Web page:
Rev. Dr. Suzanne Kershaw is Associate Minister for Grace Baptist Church in Philadelphia, Pa.’s Germantown Section. She leads the congregation in liturgy, preaching and teaching.
I’m an American Baptist because I have the freedom to worship as I believe and to live out my faith in a manner that honors God as I try to be “the hands and feet of Christ.” I value the privilege of serving God and His world.
My faith journey began in the Chapel of the Ascension, an Episcopalian church located in West Chester, Pa., participating in Sunday School, corporate church worship and the choir. After completion of Catechism classes, I received my first Communion at the age of 12.
My first church experience took place, I believe, when I first opened my eyes. When I was a child my mother had us at every Vacation Bible School that took place in West Chester. It didn’t matter if it at a Methodist, Presbyterian, Baptist, Mennonite or any other denomination. If they were teaching about Jesus, we were there in attendance.
The biggest challenge for the church today is for the body of Christ to understand Jesus’ earthly ministries and how we must humble ourselves and truly love one another. These expressions of love must be for the whole of humankind, and therefore compel us to lift our voices regarding social justice, human and sex trafficking, domestic violence and many issues that are in our homes, communities of faith, neighborhoods, our nation and the global community.
I pray for myself that I will be the person that God has called me to be whether a mother, friend or leader. I pray for discernment as I am seeking God’s guidance and direction regarding the next step in my life’s journey. I pray for my family, especially for my sons because of the necessity of saying and believing that “Black Lives Matter.” I pray for my church as we journey through this season of “Transition and Mourning”. I pray for those in leadership in my church and in regional and national levels. I pray for those who lead our country at the local, state and national levels. I pray for people that God places on my heart whether I am driving by the person or hear or see something in the news.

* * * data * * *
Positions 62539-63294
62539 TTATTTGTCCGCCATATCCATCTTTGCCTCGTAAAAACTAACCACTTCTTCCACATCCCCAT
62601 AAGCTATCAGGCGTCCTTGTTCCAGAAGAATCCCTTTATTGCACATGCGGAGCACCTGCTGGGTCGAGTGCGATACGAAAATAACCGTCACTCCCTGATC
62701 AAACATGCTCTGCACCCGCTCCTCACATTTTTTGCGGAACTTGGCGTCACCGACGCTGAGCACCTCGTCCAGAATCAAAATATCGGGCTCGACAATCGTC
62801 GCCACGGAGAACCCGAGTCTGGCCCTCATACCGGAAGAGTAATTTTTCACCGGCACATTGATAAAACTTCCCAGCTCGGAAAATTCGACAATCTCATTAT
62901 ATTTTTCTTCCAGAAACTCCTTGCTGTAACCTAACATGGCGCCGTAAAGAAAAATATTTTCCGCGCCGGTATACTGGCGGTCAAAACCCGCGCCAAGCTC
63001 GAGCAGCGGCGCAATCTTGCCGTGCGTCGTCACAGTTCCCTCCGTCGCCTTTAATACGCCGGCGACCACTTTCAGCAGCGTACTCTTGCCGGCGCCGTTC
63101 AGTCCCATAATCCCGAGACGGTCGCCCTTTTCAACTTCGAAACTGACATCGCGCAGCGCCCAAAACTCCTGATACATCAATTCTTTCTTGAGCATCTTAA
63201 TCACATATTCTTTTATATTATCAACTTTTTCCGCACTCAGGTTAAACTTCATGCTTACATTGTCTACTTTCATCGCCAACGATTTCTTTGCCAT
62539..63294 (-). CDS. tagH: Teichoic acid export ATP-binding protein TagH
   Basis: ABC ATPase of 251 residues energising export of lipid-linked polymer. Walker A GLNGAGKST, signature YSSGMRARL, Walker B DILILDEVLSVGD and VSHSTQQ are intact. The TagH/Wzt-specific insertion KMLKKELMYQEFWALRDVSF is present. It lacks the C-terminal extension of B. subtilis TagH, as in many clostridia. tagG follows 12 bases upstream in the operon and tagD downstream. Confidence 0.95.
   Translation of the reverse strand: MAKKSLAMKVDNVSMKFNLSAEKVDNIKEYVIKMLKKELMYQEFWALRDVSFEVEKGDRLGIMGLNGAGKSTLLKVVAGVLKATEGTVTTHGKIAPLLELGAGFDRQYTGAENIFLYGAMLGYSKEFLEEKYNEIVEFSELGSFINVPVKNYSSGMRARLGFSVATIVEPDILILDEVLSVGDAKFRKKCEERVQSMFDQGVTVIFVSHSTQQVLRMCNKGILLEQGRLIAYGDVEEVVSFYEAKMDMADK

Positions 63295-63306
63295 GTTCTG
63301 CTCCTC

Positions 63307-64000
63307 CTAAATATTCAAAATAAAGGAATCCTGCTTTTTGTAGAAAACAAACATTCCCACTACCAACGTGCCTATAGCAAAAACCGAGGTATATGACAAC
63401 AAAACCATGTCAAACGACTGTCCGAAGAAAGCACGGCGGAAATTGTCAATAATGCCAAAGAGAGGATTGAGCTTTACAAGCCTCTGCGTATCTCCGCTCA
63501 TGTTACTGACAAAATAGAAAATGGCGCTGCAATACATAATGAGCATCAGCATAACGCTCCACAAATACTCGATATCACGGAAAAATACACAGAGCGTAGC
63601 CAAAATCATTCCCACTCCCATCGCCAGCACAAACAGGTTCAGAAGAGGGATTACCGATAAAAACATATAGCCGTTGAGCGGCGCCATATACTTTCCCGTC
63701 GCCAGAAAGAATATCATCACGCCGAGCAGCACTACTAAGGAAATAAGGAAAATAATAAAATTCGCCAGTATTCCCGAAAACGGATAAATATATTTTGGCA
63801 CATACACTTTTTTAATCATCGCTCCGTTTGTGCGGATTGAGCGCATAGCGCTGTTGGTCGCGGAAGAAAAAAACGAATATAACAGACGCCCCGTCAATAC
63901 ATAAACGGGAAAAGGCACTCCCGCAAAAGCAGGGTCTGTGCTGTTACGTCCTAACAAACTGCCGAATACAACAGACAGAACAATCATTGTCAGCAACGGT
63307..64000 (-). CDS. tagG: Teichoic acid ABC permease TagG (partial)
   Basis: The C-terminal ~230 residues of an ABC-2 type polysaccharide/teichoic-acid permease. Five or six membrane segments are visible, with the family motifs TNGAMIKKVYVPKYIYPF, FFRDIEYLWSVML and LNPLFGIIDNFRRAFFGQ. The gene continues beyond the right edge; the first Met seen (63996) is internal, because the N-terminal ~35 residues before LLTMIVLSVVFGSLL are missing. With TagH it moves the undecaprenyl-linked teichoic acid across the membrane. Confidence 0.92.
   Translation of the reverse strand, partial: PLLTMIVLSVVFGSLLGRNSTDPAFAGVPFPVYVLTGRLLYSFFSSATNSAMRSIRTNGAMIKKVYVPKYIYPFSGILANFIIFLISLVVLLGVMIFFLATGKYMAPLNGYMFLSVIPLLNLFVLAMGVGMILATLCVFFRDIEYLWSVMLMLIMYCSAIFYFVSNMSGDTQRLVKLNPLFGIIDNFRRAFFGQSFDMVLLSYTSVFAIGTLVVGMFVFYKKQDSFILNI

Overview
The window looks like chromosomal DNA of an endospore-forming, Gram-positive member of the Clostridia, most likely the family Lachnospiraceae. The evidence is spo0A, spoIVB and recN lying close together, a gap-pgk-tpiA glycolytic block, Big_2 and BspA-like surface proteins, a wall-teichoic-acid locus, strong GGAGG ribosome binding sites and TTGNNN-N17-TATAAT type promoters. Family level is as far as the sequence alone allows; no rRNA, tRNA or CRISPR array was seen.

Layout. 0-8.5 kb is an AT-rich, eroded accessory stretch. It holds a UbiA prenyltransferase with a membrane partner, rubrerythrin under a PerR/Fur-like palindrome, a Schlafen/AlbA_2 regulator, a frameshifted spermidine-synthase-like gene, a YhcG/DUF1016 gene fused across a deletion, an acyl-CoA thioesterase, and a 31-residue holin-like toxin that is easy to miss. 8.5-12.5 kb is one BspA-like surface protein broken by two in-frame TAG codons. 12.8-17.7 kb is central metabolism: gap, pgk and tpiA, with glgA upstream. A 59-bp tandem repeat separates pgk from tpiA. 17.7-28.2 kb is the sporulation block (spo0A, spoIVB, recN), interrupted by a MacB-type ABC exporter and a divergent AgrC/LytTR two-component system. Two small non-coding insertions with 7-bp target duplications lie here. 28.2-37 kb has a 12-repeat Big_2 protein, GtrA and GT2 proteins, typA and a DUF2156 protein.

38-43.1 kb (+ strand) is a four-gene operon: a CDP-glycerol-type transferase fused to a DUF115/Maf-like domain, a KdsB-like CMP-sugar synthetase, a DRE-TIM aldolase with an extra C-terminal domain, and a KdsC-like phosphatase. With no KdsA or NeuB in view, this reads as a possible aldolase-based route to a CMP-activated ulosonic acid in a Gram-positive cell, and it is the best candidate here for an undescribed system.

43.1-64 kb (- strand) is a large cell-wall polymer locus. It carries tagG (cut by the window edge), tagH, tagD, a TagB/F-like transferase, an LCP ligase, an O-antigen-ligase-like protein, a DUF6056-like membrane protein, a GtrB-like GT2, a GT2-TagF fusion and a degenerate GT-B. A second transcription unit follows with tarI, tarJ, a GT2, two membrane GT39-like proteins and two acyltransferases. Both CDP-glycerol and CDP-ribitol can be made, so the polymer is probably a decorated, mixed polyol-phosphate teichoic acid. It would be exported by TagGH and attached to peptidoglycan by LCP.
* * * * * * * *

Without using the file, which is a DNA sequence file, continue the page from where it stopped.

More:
I struggle the most with making self-love, self-care and introspection a sacred part of my life.
I am most passionate about ministry to women. The question, “Who is caring for the souls of the women in the church?” has long been important to me. One day God placed in my heart a desire to be that voice to care for women in the church. How to strengthen and revive the American Baptist Women’s Ministries of the Philadelphia Baptist Association involves much more than what happens inside the doors of a church. It is about what happens in the lives of these women, women of the community, every day. We want to examine how women discover faith, how they embrace faith and how they live out their faith.
Ten years from now the church will be more engaged with the community and the world around it.
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